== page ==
# Urgent Probability Help

• Sep 23rd 2007, 07:54 AM
samantha_malone
Urgent Probability Help
heyy i need some help with probability.. its not really one question, im just asking for some general help wiht the following:

what is conditional probability? any formulas? when do i need to use conditional probability?

what about formulas for independent and dependent events? when do i use these formulas? here is where i am confused because i dont know when to use conditional probablity, or when events are dependent or independent.

and when do i use combination and permutation formulas? what are they looking for in these types of problems?

and then there's that whole thing about trees, when do i use a tree to find probability?

i hope someone can help me! thanks a lot! (Angel)
• Sep 23rd 2007, 08:34 AM
Jhevon
Quote:

Originally Posted by samantha_malone
heyy i need some help with probability.. its not really one question, im just asking for some general help wiht the following:

what is conditional probability? any formulas? when do i need to use conditional probability?

what about formulas for independent and dependent events? when do i use these formulas? here is where i am confused because i dont know when to use conditional probablity, or when events are dependent or independent.

and when do i use combination and permutation formulas? what are they looking for in these types of problems?

and then there's that whole thing about trees, when do i use a tree to find probability?

i hope someone can help me! thanks a lot! (Angel)

for general information like this, it is perhaps better if you consult google or wikipedia. you will get better help here with specific questions. but, hey, maybe someone would be kind enough to answer these.
• Sep 23rd 2007, 08:41 AM
Jhevon
Quote:

Originally Posted by samantha_malone
heyy i need some help with probability.. its not really one question, im just asking for some general help wiht the following:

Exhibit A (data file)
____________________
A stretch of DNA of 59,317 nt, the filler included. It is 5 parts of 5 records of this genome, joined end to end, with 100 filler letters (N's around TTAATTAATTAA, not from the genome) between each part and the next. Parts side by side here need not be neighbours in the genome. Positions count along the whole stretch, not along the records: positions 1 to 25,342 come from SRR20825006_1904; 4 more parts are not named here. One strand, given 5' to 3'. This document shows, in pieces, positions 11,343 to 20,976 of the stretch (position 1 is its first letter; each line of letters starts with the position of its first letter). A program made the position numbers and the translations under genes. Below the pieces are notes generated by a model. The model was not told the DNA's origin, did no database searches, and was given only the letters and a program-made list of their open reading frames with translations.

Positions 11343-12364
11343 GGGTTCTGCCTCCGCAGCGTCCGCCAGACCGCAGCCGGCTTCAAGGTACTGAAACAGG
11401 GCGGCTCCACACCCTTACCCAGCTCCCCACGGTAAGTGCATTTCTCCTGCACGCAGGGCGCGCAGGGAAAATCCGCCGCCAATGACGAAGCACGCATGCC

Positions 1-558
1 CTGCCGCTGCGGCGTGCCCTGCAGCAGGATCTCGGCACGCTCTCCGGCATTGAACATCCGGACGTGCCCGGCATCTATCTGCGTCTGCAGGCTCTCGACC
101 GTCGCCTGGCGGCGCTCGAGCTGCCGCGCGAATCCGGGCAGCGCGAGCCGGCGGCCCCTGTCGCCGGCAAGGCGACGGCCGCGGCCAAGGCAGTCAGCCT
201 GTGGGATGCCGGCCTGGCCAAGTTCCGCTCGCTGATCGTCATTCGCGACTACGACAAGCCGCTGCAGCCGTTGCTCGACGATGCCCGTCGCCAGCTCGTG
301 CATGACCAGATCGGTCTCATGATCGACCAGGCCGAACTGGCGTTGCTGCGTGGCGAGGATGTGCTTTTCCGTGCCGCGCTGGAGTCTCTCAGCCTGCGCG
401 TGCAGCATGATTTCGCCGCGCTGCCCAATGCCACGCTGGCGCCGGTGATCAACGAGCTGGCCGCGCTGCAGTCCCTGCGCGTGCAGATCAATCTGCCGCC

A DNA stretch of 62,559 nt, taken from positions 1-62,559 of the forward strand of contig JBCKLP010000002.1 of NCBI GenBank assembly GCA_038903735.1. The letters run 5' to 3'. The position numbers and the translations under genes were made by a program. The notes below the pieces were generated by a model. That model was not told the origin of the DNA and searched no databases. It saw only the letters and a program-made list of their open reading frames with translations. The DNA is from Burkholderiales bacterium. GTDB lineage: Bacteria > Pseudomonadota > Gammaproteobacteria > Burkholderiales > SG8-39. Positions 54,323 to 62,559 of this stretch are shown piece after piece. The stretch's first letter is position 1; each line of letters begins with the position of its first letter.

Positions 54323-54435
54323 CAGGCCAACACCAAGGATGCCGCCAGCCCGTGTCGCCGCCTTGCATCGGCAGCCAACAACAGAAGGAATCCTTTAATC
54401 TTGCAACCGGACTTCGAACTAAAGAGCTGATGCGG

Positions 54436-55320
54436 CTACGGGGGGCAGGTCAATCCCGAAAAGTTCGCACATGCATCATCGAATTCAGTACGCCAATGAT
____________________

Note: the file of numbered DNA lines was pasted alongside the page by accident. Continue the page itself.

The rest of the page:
what is conditional probability? any formulas? when do i need to use conditional probability?

i guess i'm kind enough to answer at least one.

condition probability is any probability that we are looking for after any conditions are fulfilled. So, let's say we have events A and B. and let's say i don't really care about the probability of B by itself, but I am interested in the probability of B given that A has happened. so A happening is a condition that i want fulfilled in order to find the probability of B. so we say the Probability of B occurring given that A has occurred is a conditional probability and it is denoted $P(B|A)$

Definition:

If $P(A)>0$, then $P(B|A) = \frac {P(A \cap B)}{P(A)}$
• Sep 23rd 2007, 08:50 AM
Jhevon
Quote:

Originally Posted by samantha_malone
what about formulas for independent and dependent events? when do i use these formulas? here is where i am confused because i dont know when to use conditional probablity, or when events are dependent or independent.

a lot of the formulas change depending on whether events that you are looking at are dependent or independent events. i will just tell you the formula for the union.

two or more events are independent (or mutually exclusive or disjoint) if the outcome of any one does not affect the others.

two or more events are dependent if the outcome of one or more affects the outcomes of the others

If $A$ and $B$ are independent events, then

$P(A \cup B) = P(A) + P(B)$

If $A$ and $B$ are dependent events, then

$P(A \cup B) = P(A) + P(B) - P(A \cap B)$
• Sep 23rd 2007, 09:03 AM
Jhevon
Quote:

Originally Posted by samantha_malone
and when do i use combination and permutation formulas? what are they looking for in these types of problems?

we use permutation when we want to find the number of arrangements of, say n, objects, and here order matters

we use combinations when we want to know the number of different groups of say r objects that can be formed from n objects. for instance, how many groups of 3 people can we form from a group of 6 people? here, order doesn't matter
• Sep 23rd 2007, 09:40 AM
Plato
Quote:

Originally Posted by Jhevon
two or more events are independent (or mutually exclusive or disjoint) if the outcome of any one does not affect the others.
If $A$ and $B$ are dependent events, then
$P(A \cup B) = P(A) + P(B) - P(A \cap B)$

Unfortunately there is some bit of vocabulary confusion there.
Independent events are not the same as mutually exclusive or disjoint events.

If $A$ and $B$ are mutually exclusive events, then $(A \cap B) = \emptyset$ and $P(A \cup B) = P(A) + P(B)$.

If $A$ and $B$ are independent events, then $P(A \cap B) = P(A)P(B)$ .

For all events $A \;\&\;B$ then $P(A \cup B) = P(A) + P(B) - P(A \cap B)$.